Work and Money
In general, the cost of living in Dubai is high. While it is more affordable than major cities such as London and New York, it’s far from a frugal destination. Dubai is also a destination with a strong focus on conspicuous consumption. It’s a place to see and be seen, where expensive designer brand names are evident in everything from shoes to cars to sunglasses.
There’s no legal minimum wage in Dubai. For those employed as laborers or in positions of unskilled or semi-skilled labor, especially in the manufacturing industry, there are few forms of protection or financial security. On the other side of the scale, there are many extremely high paying jobs in Dubai when industries are booming and certain skills are in demand. In short, employers are free to pay whatever wages they want. This creates opportunities for some and exploitation for others.
Understanding Gender Roles
In many regards, Dubai is more liberal and modern when it comes to gender roles than many other parts of the UAE. For short term travelers to Dubai, it is a hugely popular destination for solo female travelers. The city is very safe and crime rates are very low. At travel-specific destinations like hotels, there are relaxed liquor laws and dress codes. However, expat women who live in Dubai full time face more restrictions as they’re not exactly living the hotel life. Women’s behavior in public is carefully scrutinized and dressing modestly is important.
Consuming Alcohol While Living in Dubai
Consuming alcohol is severely restricted in Dubai. In order to consume liquor in your own home, you must obtain a liquor license. You can only get one of these licenses if you get signed approval from your boss. You must additionally provide proof of your salary to the authorities. Your salary level determines who much alcohol you’re allowed to buy. Finally, you must submit several passport photos for proof of identity. From there, you must pay the liquor license fee and pay a 30% tax on every purchase you make. The process is anything but easy or private! Some residents work around this by picking up some alcohol at the airport duty-free store when they fly in the country.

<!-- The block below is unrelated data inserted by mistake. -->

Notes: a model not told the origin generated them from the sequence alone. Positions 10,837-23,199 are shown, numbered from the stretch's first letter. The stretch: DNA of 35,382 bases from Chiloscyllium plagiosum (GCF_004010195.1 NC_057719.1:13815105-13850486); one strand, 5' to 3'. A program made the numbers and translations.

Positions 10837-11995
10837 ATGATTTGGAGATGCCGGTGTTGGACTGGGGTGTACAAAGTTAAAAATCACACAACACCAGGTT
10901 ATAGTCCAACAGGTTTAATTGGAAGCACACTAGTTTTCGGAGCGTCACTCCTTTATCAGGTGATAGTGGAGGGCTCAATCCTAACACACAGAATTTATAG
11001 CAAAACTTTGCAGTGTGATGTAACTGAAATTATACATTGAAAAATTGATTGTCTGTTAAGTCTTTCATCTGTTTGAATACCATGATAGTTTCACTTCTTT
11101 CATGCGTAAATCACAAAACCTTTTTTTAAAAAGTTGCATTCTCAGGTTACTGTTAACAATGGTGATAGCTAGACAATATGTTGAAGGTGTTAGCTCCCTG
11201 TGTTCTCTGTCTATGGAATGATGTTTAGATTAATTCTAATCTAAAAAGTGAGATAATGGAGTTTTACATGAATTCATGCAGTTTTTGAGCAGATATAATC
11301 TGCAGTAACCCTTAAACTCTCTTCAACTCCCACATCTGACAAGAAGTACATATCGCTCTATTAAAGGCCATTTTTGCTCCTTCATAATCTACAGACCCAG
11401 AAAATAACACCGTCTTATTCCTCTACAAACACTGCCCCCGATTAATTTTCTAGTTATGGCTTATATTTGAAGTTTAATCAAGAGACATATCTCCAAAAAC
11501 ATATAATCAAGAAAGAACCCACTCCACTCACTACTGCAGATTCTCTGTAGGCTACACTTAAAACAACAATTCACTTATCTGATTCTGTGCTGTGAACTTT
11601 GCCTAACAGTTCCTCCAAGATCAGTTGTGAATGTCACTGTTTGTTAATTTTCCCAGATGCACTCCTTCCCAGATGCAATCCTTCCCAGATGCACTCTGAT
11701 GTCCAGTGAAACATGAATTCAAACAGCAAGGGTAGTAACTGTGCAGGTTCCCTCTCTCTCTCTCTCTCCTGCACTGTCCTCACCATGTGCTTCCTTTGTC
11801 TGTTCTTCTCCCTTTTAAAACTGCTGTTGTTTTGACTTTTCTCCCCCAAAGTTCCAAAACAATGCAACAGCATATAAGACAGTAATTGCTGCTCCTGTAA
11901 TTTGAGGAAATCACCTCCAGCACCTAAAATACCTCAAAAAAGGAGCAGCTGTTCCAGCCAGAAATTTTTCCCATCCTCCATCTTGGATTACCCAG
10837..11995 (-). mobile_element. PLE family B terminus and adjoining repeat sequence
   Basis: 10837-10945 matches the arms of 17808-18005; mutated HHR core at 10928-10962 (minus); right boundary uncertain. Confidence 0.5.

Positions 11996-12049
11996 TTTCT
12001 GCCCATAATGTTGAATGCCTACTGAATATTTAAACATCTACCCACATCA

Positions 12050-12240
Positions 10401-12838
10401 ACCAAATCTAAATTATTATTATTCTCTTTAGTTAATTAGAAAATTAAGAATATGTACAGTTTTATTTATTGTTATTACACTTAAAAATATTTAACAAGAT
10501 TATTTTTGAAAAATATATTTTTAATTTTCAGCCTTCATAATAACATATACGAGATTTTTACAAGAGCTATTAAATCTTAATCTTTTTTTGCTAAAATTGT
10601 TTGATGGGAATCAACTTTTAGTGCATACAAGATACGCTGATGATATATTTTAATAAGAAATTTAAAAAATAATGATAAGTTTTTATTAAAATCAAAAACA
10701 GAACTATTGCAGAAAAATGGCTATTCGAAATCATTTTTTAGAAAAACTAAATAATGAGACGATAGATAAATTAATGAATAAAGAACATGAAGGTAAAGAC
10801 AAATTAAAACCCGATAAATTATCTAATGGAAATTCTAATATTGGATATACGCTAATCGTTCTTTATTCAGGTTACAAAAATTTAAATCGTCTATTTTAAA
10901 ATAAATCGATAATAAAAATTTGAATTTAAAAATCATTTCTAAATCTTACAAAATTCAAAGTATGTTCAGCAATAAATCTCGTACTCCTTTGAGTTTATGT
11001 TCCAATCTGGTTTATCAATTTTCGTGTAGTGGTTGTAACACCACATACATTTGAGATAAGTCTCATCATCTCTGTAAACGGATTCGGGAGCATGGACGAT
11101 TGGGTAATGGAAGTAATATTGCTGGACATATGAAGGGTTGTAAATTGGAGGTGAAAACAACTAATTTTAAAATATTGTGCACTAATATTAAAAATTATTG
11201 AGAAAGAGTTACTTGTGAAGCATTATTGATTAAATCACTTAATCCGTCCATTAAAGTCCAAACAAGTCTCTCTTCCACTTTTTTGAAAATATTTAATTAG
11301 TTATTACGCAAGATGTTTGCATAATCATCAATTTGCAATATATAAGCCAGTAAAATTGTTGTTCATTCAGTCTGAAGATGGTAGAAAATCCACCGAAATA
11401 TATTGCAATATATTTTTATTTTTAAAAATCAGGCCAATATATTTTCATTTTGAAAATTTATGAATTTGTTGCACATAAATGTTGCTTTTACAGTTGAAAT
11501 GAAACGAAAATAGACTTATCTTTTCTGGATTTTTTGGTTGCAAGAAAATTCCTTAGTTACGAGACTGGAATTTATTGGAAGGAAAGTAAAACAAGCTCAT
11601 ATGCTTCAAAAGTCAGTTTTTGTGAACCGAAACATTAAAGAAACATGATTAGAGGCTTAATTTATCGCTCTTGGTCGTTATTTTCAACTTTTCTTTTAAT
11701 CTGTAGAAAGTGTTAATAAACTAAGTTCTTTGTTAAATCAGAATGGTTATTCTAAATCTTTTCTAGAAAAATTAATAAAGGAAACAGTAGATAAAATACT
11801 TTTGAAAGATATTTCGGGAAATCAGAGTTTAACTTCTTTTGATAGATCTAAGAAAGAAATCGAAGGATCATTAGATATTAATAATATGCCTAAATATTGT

Using the Internet
It’s not easy to connect to the internet without restrictions in Dubai. The government blocks all websites which it deems offensive to its religious, moral, and cultural values. The list of banned pages includes multiple Wikipedia pages, VOIP sites including Skype, gambling sites, political sites, religious criticism, and anything considered even remotely risque.
In theory, you can circumvent government censorship by using a VPN (a virtual private network). However, in recent years the government has managed to block the majority of VPN websites. Choose a VPN with anti-censorship measures, like obfuscated servers, SSL encryption, or anything that gives your VPN a stealth mode.
Setting Up Banking and Finances
With more than 45 local banks to choose from, opening a bank account in Dubai is easy. You must be a resident to open a checking account but there are options for non-residents to open savings accounts. To open an account you’ll need to bring a copy of your passport, your work permit, and a letter from your employer confirming your salary.